Lebanon – The Next Eastern Mediterranean Gas Producer?

In this report published by the German Marshall Fund of the United States, Bassam Fattouh and Laura El-Katiri examines the prospects of Lebanon turning into a natural producer and exporter. Lebanon’s exclusive economic zone forms part of the Levant Basin, which has been estimated to hold up to 122 trillion cubic feet of recoverable natural gas, in addition to some 1.7 billion barrels of recoverable oil. The development of its hydrocarbon reserves would enable Lebanon to reduce its dependence on imports of oil products, which in 2012 constituted more than 97 percent of its total primary energy supplies. The government is keen to diversify Lebanon’s energy mix away from oil to strengthen its security of supply and to reduce air pollution. But gas production is not likely to begin before the mid-2020s. Until then, Lebanon would need to import all its gas requirements in order to increase the share of natural gas in the energy mix. The commercial development of Lebanon’s hydrocarbon reserves faces many internal and external challenges. Lebanon’s hydrocarbon sector and its institutional and regulatory framework are still in their infancy. Deadlock in Lebanon’s sectarian political system has led to long delays in the country’s hydrocarbon development and produced a volatile regulatory environment. The country suffers from weak administration, widespread corruption, and a poor business climate. As yet, Lebanon has no proven gas reserves, and until 2005 it did not have any gas infrastructure at all. The international community has a strong interest in ensuring that Lebanon’s potential hydrocarbon wealth brings benefits to the country and the region and does not become an additional source of tension.View the report.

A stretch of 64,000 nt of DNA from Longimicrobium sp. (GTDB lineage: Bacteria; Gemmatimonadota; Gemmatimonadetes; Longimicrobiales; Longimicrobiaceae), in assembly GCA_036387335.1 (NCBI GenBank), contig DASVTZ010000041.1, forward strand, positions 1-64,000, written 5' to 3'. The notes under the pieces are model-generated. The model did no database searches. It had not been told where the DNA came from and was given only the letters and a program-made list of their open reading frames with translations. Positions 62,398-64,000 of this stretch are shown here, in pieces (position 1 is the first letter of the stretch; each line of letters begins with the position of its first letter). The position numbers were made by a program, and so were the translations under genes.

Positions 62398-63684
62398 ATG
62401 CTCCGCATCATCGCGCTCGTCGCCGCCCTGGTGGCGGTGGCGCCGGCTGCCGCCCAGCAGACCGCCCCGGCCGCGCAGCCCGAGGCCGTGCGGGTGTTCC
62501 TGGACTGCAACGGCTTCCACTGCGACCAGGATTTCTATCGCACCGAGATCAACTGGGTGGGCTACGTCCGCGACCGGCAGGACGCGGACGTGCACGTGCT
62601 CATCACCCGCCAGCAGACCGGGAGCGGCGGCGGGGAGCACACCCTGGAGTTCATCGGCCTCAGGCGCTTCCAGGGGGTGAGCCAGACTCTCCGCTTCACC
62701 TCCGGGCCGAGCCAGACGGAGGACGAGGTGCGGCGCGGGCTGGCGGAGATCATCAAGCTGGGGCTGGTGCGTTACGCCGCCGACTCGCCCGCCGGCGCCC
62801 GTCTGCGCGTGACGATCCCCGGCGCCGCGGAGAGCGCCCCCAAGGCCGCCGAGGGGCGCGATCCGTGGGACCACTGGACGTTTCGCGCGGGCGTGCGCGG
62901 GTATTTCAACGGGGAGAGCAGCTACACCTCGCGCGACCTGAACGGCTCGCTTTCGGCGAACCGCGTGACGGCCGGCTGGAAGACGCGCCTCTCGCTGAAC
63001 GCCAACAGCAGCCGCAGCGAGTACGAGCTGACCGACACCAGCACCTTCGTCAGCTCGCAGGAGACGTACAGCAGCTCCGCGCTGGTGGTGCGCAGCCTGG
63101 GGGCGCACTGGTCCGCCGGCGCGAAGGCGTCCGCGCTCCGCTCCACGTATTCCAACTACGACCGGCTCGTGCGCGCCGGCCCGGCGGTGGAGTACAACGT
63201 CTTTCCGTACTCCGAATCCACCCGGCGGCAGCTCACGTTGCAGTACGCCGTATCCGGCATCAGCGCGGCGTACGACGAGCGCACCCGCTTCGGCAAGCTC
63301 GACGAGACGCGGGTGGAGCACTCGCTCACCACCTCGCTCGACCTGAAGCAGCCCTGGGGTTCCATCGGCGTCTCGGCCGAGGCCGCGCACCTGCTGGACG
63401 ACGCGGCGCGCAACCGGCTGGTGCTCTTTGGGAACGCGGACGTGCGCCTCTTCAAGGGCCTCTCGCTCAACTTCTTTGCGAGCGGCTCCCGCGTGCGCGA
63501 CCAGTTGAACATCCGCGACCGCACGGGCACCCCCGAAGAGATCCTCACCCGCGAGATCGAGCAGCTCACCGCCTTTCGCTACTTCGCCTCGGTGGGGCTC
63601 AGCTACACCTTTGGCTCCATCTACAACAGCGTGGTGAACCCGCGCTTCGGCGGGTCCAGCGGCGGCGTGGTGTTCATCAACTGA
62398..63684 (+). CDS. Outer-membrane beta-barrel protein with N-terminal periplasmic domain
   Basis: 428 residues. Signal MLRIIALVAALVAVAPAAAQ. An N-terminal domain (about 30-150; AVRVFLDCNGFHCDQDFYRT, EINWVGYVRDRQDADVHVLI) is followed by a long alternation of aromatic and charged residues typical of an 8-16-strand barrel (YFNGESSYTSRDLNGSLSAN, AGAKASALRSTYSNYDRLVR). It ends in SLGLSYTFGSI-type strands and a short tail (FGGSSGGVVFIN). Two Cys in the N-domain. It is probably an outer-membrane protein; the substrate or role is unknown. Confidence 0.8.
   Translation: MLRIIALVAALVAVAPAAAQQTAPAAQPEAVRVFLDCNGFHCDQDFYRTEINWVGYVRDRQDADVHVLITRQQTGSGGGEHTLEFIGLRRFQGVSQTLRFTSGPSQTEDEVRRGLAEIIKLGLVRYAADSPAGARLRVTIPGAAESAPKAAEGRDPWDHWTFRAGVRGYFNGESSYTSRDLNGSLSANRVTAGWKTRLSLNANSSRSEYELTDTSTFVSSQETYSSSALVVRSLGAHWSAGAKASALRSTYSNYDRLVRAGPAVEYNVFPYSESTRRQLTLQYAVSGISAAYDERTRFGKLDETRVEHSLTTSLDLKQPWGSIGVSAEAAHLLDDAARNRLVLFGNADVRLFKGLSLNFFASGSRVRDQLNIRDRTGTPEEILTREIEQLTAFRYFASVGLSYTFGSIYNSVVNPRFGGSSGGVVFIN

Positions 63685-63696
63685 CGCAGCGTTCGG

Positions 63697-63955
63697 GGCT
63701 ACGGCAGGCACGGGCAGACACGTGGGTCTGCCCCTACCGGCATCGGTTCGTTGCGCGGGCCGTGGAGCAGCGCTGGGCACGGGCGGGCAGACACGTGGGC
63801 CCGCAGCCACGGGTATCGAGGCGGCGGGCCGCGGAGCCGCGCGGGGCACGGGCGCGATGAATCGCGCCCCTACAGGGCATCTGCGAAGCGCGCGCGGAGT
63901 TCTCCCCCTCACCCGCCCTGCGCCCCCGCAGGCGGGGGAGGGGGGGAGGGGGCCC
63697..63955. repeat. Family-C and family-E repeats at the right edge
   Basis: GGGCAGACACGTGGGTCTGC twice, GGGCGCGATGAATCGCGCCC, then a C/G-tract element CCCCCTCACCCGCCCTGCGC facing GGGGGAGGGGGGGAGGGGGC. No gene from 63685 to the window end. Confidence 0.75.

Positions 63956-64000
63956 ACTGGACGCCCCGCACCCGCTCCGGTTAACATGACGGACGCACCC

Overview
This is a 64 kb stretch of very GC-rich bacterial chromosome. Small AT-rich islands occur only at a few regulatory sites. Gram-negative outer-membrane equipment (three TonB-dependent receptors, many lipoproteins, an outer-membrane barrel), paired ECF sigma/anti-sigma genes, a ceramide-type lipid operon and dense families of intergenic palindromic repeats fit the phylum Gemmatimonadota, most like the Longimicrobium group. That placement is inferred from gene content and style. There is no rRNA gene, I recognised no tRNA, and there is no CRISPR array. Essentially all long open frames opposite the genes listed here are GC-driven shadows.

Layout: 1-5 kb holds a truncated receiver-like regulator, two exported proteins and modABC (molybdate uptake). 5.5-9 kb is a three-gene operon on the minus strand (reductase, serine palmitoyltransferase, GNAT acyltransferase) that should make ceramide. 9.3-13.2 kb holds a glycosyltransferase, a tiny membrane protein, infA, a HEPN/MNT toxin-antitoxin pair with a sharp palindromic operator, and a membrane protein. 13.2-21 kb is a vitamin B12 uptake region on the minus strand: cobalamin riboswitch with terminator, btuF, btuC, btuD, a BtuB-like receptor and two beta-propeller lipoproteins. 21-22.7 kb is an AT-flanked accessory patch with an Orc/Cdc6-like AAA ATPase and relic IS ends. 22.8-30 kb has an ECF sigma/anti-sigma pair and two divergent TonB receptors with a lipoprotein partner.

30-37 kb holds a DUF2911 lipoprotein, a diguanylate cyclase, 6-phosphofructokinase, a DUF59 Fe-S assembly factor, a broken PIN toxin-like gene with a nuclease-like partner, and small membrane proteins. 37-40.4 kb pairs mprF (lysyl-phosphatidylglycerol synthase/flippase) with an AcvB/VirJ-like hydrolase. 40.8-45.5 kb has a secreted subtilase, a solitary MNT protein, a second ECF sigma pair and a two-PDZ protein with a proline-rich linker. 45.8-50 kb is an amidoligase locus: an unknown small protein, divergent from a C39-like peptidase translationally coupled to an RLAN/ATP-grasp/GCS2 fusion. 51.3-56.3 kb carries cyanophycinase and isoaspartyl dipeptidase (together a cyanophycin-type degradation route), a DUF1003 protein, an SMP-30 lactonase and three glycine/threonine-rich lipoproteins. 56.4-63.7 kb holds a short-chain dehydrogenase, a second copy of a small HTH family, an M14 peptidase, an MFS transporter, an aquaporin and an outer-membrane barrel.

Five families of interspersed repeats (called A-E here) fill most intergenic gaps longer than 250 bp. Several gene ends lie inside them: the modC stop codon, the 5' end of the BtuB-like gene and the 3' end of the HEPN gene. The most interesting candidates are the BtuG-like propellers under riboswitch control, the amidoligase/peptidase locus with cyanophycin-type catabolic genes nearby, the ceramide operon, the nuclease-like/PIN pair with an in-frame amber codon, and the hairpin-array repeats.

By: Bassam Fattouh , Laura El-Katiri

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